The inevitable ‘don’t know what to write’ post

A recap on the blogging week. Well, despite yesterday’s post being a bit short and lame, it did have some music linked to it, and it did mean that I got through a week without missing a day’s update. I don’t do Saturday or Sunday posts because I’m in the music bizz, and that means that my weekends are filled with the glamourous and verging-on-illegal activities that fuel the bacchanalian carnival of excess that you expect of me. Awards ceremonies, driving cars into swimming pools, ‘pleasuring’ the ladies with live fish, etc.

So, what ‘appened? EMI looked like they were going bust, then announced that they’re selling Abbey Road studios. There were genuinely upset reactions from cultural commentators on the social networks who, once they saw that the public felt the same poignant regret about the issue as they did, instantly launched the backlash. So now Abbey Road is being hailed as ‘well, apart from one or two albums, not really that significant’ after all. If twitter has one useful function, it’s that the flock mentality of critics and columnists is so very visible and easy to monitor. It’s something I alluded to in one of last week’s posts – the very desperation of an instantly-networked bunch of tastemakers, most of whom are terrified of being the one who makes a bad recommendation and thereby lose their ‘cred’ status – is creating a situation whereby the ‘buzz’ that is generated around any act, band or cause they choose to champion is subject to a backlash that is getting swifter and swifter. This is happening to the point that their authority on any subject is being eroded, and the drift away from traditional sources of opinion or recommendation is getting more and more pronounced. It will soon be the case that the merest mention of interest in a band by the NME or Drowned in Sound will send people running in the opposite direction, so badly have the culprits squandered their powers of recommendation. All because they want to be in with the cool crowd. Acceptable in  a schoolyard, less so in the international press. There have been a lot of complimentary things written in the past week about Dizee Rascal, Jay-Z, Lady GaGa and Florence and the Machine. Put yourselves on alert now, let’s track the backlash. Should be arriving in Sunday’s papers.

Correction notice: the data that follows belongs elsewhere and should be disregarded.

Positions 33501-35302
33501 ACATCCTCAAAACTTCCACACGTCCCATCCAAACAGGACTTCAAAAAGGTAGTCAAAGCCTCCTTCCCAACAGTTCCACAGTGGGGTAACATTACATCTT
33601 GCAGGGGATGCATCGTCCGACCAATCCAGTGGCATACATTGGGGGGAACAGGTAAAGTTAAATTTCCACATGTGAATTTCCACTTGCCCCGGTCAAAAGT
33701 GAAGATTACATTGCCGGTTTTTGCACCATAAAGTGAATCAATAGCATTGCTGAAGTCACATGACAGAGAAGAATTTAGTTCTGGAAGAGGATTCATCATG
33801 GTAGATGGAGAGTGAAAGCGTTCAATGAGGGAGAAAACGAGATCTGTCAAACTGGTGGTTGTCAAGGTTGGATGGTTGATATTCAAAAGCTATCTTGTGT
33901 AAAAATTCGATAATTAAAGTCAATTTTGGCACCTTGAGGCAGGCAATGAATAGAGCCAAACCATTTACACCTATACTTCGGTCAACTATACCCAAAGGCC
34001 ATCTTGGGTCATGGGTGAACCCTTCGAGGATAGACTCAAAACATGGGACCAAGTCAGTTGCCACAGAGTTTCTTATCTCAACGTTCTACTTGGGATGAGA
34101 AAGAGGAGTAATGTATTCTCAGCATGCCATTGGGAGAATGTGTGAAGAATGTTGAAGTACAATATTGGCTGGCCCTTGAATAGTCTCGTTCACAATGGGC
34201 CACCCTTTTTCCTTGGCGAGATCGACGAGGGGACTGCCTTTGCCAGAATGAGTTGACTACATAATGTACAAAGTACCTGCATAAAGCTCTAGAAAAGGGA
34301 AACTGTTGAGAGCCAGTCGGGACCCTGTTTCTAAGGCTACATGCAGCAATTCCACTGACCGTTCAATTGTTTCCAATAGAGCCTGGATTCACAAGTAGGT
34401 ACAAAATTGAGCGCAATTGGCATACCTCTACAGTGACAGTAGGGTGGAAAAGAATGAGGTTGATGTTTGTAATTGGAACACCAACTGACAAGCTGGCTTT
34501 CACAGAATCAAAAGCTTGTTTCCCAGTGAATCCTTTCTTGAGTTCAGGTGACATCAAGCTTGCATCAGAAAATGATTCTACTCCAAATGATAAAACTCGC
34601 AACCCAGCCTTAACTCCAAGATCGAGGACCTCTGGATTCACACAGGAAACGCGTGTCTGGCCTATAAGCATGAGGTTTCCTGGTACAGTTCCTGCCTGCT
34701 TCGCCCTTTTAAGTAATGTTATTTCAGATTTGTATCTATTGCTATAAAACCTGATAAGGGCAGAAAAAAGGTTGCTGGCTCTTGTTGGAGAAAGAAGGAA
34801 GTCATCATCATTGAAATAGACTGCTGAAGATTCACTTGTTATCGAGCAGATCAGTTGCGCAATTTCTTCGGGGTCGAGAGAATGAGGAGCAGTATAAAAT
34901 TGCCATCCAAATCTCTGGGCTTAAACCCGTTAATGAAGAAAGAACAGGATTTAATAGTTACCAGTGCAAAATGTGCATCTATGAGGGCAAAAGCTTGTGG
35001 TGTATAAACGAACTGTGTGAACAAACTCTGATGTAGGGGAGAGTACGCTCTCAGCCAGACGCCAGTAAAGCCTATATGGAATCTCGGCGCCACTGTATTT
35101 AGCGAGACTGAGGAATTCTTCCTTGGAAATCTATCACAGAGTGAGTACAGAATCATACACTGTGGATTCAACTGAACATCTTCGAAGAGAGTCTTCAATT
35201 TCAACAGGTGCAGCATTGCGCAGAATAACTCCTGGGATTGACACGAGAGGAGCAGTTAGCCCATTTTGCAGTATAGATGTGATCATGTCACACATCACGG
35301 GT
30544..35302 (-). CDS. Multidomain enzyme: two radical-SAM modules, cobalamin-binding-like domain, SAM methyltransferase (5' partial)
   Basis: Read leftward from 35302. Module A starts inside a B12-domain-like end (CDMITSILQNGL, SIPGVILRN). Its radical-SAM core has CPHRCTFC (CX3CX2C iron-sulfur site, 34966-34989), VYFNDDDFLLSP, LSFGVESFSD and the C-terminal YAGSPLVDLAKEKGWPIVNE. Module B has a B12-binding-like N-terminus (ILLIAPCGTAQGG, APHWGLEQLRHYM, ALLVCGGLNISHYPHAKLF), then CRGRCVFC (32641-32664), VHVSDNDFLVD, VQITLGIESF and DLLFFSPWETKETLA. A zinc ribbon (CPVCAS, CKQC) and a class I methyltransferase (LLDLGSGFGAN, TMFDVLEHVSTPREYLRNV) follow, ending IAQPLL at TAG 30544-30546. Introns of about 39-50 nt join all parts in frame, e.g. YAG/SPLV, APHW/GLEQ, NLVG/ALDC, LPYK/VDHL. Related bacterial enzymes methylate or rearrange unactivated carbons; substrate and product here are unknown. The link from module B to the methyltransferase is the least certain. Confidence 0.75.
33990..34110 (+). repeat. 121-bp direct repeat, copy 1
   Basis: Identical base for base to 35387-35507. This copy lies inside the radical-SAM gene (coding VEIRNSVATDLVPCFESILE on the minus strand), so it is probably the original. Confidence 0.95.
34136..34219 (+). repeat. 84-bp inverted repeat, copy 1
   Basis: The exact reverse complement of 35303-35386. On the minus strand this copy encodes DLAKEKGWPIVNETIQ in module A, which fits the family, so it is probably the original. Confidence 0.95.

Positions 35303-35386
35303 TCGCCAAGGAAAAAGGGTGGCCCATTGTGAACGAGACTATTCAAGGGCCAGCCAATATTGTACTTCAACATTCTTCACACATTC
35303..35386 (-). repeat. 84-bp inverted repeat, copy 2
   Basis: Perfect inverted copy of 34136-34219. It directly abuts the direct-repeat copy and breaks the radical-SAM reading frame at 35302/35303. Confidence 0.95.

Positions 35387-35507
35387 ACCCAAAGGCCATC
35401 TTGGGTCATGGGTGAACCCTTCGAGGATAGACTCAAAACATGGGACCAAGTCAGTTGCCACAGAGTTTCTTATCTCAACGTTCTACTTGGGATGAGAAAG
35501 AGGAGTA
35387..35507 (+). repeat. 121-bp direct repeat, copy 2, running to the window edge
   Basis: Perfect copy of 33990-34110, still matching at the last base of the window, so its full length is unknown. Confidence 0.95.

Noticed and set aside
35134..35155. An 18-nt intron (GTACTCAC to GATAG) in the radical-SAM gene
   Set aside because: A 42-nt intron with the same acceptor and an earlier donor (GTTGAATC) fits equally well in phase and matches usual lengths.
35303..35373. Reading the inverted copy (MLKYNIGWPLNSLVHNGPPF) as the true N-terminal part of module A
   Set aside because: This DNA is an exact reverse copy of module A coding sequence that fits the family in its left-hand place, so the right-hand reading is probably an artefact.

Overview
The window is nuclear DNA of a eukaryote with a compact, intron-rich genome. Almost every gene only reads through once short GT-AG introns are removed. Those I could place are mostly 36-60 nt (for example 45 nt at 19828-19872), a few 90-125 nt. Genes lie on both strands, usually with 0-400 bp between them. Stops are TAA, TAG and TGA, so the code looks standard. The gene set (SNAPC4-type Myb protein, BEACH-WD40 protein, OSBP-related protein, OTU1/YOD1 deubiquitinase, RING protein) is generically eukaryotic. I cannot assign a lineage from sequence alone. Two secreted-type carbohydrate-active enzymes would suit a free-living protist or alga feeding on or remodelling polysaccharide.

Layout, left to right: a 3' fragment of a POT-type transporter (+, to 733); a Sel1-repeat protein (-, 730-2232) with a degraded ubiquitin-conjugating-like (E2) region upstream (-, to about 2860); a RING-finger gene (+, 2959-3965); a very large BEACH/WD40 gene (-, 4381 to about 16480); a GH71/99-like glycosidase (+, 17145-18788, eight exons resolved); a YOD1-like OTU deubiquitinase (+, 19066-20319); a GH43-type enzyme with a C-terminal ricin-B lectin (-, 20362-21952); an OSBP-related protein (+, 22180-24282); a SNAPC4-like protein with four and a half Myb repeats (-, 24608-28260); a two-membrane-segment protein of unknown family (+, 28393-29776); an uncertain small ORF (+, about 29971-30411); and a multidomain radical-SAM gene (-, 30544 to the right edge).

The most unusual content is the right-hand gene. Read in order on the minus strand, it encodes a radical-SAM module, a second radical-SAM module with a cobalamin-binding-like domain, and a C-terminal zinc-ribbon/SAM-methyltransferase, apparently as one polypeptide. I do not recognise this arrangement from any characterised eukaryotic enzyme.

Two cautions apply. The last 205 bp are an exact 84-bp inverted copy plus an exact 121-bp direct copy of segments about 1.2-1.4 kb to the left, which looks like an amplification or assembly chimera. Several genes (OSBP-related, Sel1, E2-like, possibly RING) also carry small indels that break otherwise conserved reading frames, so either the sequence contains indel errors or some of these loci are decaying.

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3 responses to “The inevitable ‘don’t know what to write’ post

  1. Yes, the groupthink and herd instinct of mainstream columnists is something I’ve ranted about before. I’m half-convinced that far too many mainstream critics aren’t that interested in the actual music at all, which is why they constantly big up quite mediocre acts.

    I wonder if the same thing is reproduced on a smaller scale in things like the prog fan community, which is very small and very incestuous, and heavily networked.

  2. It’s hard to know what to make of it. My initial feeling was one of ‘them and us’, in which I poured scorn on critics and reviewers for being out of touch and so mainstream that they’ve lost all respect and love for the music they claim to serve. Since then I’ve had a few ‘under the table’ dialogues with a couple of hacks who actually seem to have quite enthusiastic feelings about a range of music, but are very restricted in what they are allowed to write about. Restricted from above, through the editorial policies of the papers they write for. I’ve had hints, no more than hints, that there is cash changing hands up top, in the form of advertising revenue. The over-riding impression I get is that the journos themselves are as disillusioned with their own sinking industry as we in the music bizz are with ours. Looks like the same forces/people are forcing the same short-termist Valhalla approach to the print media as they are to reproduced music. Lawd save us all! I do believe that a brighter phoenix will rise from the flames of either pyre, but I hope we’re all still here when it happens and haven’t pitched in too early. I worry about that quite a bit.

  3. I don’t doubt for a moment that review policy is determined by who buys a lot of advertising – and this determines not just who does and doesn’t get reviewed but who gets favourable reviews and who gets hatchet jobs.

    On the other hand, I’ve come to recognise through writing fan reviews on my own website that knowing some band members personally makes it very difficult if not impossible to remain objective, no matter how hard I try.

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